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Re: MEDIA: ICANN rejects .xxx domain
- From: Jim Popovitch
- Date: Fri May 12 02:23:54 2006
- Domainkey-signature: a=rsa-sha1; q=dns; c=nofws; s=s1024; d=yahoo.com; h=Received:Message-ID:Date:From:User-Agent:MIME-Version:To:Subject:References:In-Reply-To:Content-Type:Content-Transfer-Encoding; b=IKXEALun9lZ9MnyRvcjYX+1/fugRSWG9DUf2pZTzRrMK0YvilFDhaxFl82Pgf3iwhBqdRVbzrN9og3kW6QKSryWxGJdccsDfoUwV4yohwJwTesEHlXOcPBQBIz9a3AeBtL45bKjxa2pBzzZ89BsoXDzCKCGYvzsTyqRD6vjoSY8= ;
Fred Baker wrote:
Let's not go backwards now.... ;-)
On May 11, 2006, at 8:42 PM, Jim Popovitch wrote:
For the same reason DNS was created in the first place. You will recall
that we actually HAD a hostname file that we traded around...
Why not just plain ole hostnames like nanog, www.nanog, mail.nanog
Note: I didn't advocate replacing DNS with host files. I'll attempt to
clarify: If X number of DNS servers can server Y number of TLDs, why
can't X number of completely re-designed DNS servers handle just root
domain names without a TLD.
Why have a TLD when for most of the world:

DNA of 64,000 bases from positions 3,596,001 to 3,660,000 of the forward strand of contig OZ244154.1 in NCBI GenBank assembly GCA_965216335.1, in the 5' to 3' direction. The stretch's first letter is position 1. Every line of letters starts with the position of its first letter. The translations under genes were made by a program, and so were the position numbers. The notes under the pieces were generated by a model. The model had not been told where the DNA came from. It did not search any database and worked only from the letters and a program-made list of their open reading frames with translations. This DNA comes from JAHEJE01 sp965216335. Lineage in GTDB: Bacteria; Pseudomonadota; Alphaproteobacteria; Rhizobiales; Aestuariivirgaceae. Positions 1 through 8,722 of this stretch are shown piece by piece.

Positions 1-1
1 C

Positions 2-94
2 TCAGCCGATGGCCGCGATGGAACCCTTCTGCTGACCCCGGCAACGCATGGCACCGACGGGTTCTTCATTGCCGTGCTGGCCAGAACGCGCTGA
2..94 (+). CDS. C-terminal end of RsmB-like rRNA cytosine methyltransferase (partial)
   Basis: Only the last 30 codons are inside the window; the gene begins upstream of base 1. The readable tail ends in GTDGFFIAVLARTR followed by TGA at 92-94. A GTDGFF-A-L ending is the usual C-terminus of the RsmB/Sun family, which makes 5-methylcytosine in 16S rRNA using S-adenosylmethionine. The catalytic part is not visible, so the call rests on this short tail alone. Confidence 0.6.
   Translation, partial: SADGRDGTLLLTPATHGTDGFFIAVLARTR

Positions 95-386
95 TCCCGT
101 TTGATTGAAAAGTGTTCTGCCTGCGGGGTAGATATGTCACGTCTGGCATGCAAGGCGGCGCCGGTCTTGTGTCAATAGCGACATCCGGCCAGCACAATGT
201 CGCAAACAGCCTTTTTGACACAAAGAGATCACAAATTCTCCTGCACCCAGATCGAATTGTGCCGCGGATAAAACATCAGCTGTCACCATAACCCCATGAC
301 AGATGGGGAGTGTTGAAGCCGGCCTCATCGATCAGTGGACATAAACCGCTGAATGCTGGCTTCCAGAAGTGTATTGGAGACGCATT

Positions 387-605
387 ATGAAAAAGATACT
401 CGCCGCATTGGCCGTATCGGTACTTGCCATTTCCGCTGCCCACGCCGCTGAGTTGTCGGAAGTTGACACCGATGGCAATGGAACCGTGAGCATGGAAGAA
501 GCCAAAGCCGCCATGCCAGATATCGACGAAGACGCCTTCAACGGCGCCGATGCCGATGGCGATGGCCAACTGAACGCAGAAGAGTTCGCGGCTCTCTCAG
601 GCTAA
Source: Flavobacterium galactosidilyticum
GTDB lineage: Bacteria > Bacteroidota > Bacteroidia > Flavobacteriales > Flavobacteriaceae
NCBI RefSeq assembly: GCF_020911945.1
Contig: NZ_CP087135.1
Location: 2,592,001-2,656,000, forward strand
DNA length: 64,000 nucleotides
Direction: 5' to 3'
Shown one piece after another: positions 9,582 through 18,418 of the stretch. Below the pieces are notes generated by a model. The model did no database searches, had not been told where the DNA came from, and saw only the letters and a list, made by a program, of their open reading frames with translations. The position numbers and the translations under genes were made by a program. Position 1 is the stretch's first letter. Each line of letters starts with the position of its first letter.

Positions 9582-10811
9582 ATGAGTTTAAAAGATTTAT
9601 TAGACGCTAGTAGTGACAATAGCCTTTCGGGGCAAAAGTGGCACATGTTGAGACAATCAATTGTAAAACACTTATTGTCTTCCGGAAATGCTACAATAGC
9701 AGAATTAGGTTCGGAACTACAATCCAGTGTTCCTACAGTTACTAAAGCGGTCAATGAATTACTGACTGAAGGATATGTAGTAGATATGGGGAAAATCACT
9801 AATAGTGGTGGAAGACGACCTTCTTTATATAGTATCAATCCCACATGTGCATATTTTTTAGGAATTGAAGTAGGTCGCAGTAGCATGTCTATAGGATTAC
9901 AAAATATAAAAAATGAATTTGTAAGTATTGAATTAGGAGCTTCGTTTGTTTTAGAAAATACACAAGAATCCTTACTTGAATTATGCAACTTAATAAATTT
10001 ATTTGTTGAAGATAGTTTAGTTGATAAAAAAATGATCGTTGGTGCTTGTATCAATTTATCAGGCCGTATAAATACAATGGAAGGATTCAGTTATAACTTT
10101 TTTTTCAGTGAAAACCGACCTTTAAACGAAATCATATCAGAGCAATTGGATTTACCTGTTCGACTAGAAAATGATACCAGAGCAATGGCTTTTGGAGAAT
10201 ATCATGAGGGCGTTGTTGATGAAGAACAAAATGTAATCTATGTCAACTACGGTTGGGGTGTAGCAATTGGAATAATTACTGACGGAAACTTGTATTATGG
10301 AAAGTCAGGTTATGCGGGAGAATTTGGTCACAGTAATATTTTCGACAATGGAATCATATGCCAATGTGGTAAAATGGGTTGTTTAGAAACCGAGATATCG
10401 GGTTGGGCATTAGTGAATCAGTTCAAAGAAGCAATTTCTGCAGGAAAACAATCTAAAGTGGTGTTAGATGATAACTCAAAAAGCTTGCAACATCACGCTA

www.cnn.CO.UK is forwarded to www.cnn.COM
www.microsoft.NET is forwarded to www.microsoft.COM
www.google.NET is forwarded to www.google.COM
There are very few arguments that I've heard for even having TLDs in the
first place. The most common one was "Businesses will use .COM,
Networks will use .NET, Organizations and Garden Clubs will use .ORG".
When in reality Businesses scoop up all the TLDs in their name/interest.
Why does it matter if your routers and switches are in DNS as
123.company.NET vrs 123.routers.company
I do understand that today's DNS system was designed with TLDs in mind,
and probably couldn't just switch over night. But why can't a next-gen
system be put in place that puts www.microsoft and www.google right
where they go now whether you use .net, .com, .org, or probably any